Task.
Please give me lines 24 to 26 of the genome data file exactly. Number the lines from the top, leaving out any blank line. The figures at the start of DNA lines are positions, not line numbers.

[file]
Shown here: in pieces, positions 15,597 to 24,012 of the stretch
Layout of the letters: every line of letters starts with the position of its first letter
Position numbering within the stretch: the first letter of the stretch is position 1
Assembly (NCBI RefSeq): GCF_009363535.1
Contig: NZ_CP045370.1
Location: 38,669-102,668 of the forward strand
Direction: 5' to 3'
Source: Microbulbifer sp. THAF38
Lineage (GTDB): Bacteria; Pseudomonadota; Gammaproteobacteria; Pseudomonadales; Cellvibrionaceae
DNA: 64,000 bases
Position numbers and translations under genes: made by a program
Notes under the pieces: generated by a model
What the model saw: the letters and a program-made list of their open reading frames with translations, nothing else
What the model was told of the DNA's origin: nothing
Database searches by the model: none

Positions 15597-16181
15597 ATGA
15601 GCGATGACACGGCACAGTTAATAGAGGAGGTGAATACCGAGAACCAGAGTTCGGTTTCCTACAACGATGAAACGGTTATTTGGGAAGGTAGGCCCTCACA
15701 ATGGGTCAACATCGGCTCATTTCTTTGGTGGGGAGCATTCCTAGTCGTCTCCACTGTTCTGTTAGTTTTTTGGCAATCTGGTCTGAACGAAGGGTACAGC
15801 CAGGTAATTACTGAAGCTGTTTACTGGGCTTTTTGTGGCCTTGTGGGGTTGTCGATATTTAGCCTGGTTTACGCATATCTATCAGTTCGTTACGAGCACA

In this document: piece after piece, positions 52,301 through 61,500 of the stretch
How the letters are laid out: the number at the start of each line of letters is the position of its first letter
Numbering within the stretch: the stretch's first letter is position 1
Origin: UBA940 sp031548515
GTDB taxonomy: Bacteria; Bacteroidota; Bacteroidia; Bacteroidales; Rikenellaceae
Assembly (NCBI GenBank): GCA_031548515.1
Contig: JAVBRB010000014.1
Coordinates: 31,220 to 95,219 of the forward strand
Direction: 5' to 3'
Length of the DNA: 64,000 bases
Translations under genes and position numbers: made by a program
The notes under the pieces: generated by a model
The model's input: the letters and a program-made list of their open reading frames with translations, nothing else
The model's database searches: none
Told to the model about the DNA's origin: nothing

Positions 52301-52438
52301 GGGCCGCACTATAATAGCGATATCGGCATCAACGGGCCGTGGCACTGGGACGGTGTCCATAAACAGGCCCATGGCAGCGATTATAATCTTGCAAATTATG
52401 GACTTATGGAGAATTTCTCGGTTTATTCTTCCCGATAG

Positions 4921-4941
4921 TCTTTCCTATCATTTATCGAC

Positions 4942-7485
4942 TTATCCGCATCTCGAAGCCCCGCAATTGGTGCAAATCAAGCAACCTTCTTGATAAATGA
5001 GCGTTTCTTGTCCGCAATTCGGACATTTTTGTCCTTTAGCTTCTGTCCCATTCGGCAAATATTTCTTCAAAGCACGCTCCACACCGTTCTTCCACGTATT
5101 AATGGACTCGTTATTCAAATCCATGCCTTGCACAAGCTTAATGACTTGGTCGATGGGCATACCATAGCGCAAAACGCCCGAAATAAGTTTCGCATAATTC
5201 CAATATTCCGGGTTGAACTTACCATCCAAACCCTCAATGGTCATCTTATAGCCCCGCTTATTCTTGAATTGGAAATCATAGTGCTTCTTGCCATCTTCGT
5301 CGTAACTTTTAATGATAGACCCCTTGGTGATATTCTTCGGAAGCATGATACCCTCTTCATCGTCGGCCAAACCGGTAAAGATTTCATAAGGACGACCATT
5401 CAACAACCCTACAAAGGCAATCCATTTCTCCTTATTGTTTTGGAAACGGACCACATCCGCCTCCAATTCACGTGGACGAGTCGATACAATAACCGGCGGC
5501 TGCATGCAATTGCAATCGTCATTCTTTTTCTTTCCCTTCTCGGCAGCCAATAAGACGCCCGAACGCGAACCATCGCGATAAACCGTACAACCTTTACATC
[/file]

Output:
Origin: UBA940 sp031548515
GTDB taxonomy: Bacteria; Bacteroidota; Bacteroidia; Bacteroidales; Rikenellaceae
Assembly (NCBI GenBank): GCA_031548515.1